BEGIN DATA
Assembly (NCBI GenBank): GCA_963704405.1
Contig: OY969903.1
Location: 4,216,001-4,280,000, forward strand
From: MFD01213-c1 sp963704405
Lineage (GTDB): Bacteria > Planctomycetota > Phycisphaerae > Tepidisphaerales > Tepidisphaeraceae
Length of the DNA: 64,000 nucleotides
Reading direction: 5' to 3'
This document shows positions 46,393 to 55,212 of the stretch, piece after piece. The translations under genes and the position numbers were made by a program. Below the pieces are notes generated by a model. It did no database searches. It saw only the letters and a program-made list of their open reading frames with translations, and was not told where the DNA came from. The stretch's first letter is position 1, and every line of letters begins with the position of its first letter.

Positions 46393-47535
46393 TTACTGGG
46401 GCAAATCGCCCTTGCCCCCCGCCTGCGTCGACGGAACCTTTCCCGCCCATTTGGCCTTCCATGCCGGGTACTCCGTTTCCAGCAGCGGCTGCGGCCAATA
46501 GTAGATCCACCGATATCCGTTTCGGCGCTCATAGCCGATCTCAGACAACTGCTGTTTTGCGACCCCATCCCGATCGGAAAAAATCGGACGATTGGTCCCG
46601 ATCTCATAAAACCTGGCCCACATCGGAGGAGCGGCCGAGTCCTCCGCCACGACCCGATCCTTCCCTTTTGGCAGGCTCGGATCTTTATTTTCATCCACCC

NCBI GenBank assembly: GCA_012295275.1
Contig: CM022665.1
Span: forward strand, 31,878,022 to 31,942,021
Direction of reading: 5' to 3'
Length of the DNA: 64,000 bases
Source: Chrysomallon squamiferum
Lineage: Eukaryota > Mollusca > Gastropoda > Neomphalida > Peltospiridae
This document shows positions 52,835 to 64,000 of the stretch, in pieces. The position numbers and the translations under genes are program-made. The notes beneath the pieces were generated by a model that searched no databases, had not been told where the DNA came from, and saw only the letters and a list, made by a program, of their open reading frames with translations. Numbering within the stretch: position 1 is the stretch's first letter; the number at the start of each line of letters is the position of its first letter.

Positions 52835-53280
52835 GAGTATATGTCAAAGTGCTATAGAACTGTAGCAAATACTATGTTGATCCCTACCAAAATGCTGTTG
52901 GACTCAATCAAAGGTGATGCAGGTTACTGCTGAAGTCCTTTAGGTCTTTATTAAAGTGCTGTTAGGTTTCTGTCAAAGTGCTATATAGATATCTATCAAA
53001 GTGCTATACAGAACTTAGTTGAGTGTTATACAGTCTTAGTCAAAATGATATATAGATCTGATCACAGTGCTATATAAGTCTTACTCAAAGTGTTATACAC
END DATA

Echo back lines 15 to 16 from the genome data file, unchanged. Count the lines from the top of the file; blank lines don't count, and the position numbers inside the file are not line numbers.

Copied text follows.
Contig: CM022665.1
Span: forward strand, 31,878,022 to 31,942,021